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Numéro de publicationUS20090308945 A1
Type de publicationDemande
Numéro de demandeUS 12/484,589
Date de publication17 déc. 2009
Date de dépôt15 juin 2009
Date de priorité17 juin 2008
Autre référence de publicationCA2765882A1, CA2765882C, US8348177, WO2009155245A1
Numéro de publication12484589, 484589, US 2009/0308945 A1, US 2009/308945 A1, US 20090308945 A1, US 20090308945A1, US 2009308945 A1, US 2009308945A1, US-A1-20090308945, US-A1-2009308945, US2009/0308945A1, US2009/308945A1, US20090308945 A1, US20090308945A1, US2009308945 A1, US2009308945A1
InventeursJacob Loverich, Jeremy Frank
Cessionnaire d'origineJacob Loverich, Jeremy Frank
Exporter la citationBiBTeX, EndNote, RefMan
Liens externes: USPTO, Cession USPTO, Espacenet
Liquid dispensing apparatus using a passive liquid metering method
US 20090308945 A1
Résumé
A liquid dispensing device using a piezoelectric member in connection with an atomizing head and a passive metering method to supply liquid to the atomizing head. Preferably, the device is used to but not limited to dispensing of fragrances, insecticides or other aromatic solutions. The piezoelectric member does not vibrate the nozzle plate through which the liquid is dispensed. The passive metering method relies only on surface tension forces within the supply passageway. The device can work with a wider range of liquid properties than existing piezoelectric devices of this type. The passive metering method is robust and consistent, enabling larger and more varied liquid reservoirs because the reservoir height is not a factor in determining the performance of the device. The atomizing head functions with a wider range of liquids than atomizers whose nozzle plates are directly excited.
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Revendications(20)
1. An atomizing head for use in a liquid dispensing device, said atomizing head comprising:
a first planar member having a front surface and a rear surface and;
nozzles associated with said first planar member for dispersing liquid from said front surface;
a second planar member having a front surface and a rear surface located adjacent to, but spaced from said first planar member;
a liquid chamber located between said rear surface of said first planar member and said front surface of said second planar member;
wherein at least one of said nozzles is aligned with said liquid chamber and
a piezoelectric member affixed to said rear surface of said second planar member for selectively vibrating said second planar member and thereby generating oscillating motion and pressure in a liquid contained in said liquid chamber and causing said liquid to be atomized and dispersed through one or more of said nozzles.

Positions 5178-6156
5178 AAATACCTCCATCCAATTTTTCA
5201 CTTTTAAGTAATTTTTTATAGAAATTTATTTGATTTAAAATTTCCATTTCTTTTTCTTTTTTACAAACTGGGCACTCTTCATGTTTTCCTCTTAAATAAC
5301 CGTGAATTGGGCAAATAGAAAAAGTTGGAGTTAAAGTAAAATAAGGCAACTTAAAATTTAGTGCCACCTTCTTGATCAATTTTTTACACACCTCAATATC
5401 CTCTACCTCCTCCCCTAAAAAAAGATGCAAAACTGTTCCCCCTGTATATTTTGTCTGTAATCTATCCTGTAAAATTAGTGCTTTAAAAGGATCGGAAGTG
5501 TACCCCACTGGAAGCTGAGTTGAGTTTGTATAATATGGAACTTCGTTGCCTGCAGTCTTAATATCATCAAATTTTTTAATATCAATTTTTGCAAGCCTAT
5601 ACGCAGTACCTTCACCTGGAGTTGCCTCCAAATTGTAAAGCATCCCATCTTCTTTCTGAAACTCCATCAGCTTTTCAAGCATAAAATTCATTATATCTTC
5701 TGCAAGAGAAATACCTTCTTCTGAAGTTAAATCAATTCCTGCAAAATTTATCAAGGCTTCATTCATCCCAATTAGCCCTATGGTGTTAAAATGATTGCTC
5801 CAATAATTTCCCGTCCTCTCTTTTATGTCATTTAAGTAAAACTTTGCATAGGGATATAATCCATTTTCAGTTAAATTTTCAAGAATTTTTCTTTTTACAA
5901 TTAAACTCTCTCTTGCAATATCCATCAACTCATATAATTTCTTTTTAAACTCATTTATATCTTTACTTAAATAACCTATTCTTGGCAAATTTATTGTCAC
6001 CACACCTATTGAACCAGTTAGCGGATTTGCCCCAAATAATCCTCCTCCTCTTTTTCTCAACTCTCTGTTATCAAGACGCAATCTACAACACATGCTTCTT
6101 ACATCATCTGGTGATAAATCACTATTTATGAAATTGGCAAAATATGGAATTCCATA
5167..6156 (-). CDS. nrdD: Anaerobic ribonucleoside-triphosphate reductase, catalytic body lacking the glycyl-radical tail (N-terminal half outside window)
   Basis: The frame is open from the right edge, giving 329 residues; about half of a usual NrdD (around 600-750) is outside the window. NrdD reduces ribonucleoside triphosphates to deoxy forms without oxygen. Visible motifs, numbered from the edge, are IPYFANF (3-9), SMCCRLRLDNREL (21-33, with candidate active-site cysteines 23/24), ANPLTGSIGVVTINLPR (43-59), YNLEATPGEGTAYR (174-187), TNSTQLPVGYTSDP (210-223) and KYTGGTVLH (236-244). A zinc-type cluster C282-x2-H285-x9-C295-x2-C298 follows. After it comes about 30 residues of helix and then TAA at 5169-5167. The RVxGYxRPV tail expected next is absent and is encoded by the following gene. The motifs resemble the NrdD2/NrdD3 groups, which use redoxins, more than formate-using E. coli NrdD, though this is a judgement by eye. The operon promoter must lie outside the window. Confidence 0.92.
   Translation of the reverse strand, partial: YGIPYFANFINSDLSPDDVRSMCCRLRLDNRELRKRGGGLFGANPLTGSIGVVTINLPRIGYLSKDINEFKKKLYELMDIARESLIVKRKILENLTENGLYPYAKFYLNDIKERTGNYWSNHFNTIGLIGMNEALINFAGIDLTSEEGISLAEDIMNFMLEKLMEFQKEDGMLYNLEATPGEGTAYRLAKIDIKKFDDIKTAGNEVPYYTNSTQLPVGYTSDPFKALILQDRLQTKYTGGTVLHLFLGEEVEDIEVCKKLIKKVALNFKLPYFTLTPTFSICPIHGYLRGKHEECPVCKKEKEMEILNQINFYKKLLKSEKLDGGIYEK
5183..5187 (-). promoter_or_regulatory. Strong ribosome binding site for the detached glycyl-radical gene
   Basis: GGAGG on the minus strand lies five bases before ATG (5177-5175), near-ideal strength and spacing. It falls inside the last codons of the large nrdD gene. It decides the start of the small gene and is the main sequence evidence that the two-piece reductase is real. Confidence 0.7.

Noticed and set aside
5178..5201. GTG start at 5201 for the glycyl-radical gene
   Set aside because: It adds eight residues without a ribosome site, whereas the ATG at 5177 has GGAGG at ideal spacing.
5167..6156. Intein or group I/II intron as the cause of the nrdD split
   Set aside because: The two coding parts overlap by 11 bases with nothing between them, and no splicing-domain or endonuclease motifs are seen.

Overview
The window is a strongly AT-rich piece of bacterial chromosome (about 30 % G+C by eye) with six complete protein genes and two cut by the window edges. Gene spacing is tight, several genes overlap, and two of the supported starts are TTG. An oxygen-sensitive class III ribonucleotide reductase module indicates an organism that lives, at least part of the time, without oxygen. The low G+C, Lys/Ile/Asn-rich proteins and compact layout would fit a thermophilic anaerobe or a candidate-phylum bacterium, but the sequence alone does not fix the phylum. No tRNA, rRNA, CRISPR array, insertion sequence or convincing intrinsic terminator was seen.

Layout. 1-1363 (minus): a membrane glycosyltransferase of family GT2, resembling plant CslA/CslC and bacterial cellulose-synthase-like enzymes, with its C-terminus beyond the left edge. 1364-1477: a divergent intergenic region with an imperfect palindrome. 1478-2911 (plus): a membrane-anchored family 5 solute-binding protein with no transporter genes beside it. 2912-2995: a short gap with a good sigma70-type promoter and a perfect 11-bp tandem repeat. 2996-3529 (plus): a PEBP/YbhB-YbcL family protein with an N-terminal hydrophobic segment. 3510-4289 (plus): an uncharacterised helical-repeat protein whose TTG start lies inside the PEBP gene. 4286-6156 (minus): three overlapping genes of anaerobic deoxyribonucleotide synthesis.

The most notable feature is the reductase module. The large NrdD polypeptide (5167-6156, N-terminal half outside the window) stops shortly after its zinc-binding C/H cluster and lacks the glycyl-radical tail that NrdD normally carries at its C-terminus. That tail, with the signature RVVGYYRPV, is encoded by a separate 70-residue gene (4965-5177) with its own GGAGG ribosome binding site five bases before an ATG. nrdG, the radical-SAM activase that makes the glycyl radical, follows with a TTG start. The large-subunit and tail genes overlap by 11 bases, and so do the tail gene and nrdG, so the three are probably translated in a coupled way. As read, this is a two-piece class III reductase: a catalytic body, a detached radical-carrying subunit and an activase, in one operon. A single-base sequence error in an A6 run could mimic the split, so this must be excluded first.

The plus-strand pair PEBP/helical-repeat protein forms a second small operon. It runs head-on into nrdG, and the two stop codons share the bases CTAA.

2. An atomizing head for use in a liquid dispensing device as recited in claim 1, further comprising a spacer member sandwiched between said first and second planar members, said spacer member having a hole formed therein which defines said liquid chamber between said rear surface of said first planar member and said front surface of said second planar member.
3. An atomizing head for use in a liquid dispensing device as recited in claim 1, wherein the first planar member comprises a separate plate with a hole formed there through which is covered by a separate aperture plate which includes said nozzles.
4. An atomizing head for use in a liquid dispensing device as recited in claim 1, wherein the axial distance between the rear surface of the first planar member and the front surface of the second planar member forming the liquid chamber is between 25 and 100 um.
5. An atomizing head for use in a liquid dispensing device as recited in claim 3, wherein the nozzles arc tapered from a rear surface of said aperture plate to a front surface of said aperture plate
6. An atomizing head for use in a liquid dispensing device as recited in claim 1, wherein the nozzles are formed having a minimum diameter of between 5 and 20 um.
7. An atomizing head for use in a liquid dispensing device as recited in claim 1, wherein the piezoelectric member is in the shape of a ring.
8. A passive metering system for use in a liquid dispensing device, said system comprising:
an upper reservoir for containing a relatively large volume of liquid;
a lower reservoir for containing a relatively smaller volume of liquid;
said upper and lower reservoirs being operatively associated with one another such that a substantially constant volume of liquid is maintained in said lower reservoir as a result of a gravity fed supply from said upper reservoir;
a liquid chamber forming part of an atomizing head included in said liquid dispensing device located above said lower reservoir; and
a liquid passageway connecting said lower reservoir to said liquid chamber for passively supplying a constant volume of liquid to said liquid chamber as a result of surface tension acting upon the liquid.
9. A passive metering system for use in a liquid dispensing device as recited in claim 8, wherein said liquid passageway is at least partially defined by a flat planar member adjacent to and spaced from a curved surface.
10. A passive metering system for use in a liquid dispensing device as recited in claim 8, wherein the upper reservoir is positioned at an elevation above the liquid chamber.
11. A passive metering system for use in a liquid dispensing device as recited in claim 8, wherein the upper reservoir is positioned at an elevation below the liquid chamber.
12. A passive metering system for use in a liquid dispensing device as recited in claim 8, wherein the liquid chamber is located between two planar members of the atomizing head.
13. A passive metering system for use in a liquid dispensing device as recited in claim 12, wherein the distance between the two planar members forming the liquid chamber is between 25 and 100 um.
14. A passive metering system for use in a liquid dispensing device as recited in claim 12, wherein one of the planar members is associated with nozzles through which said liquid is dispensed.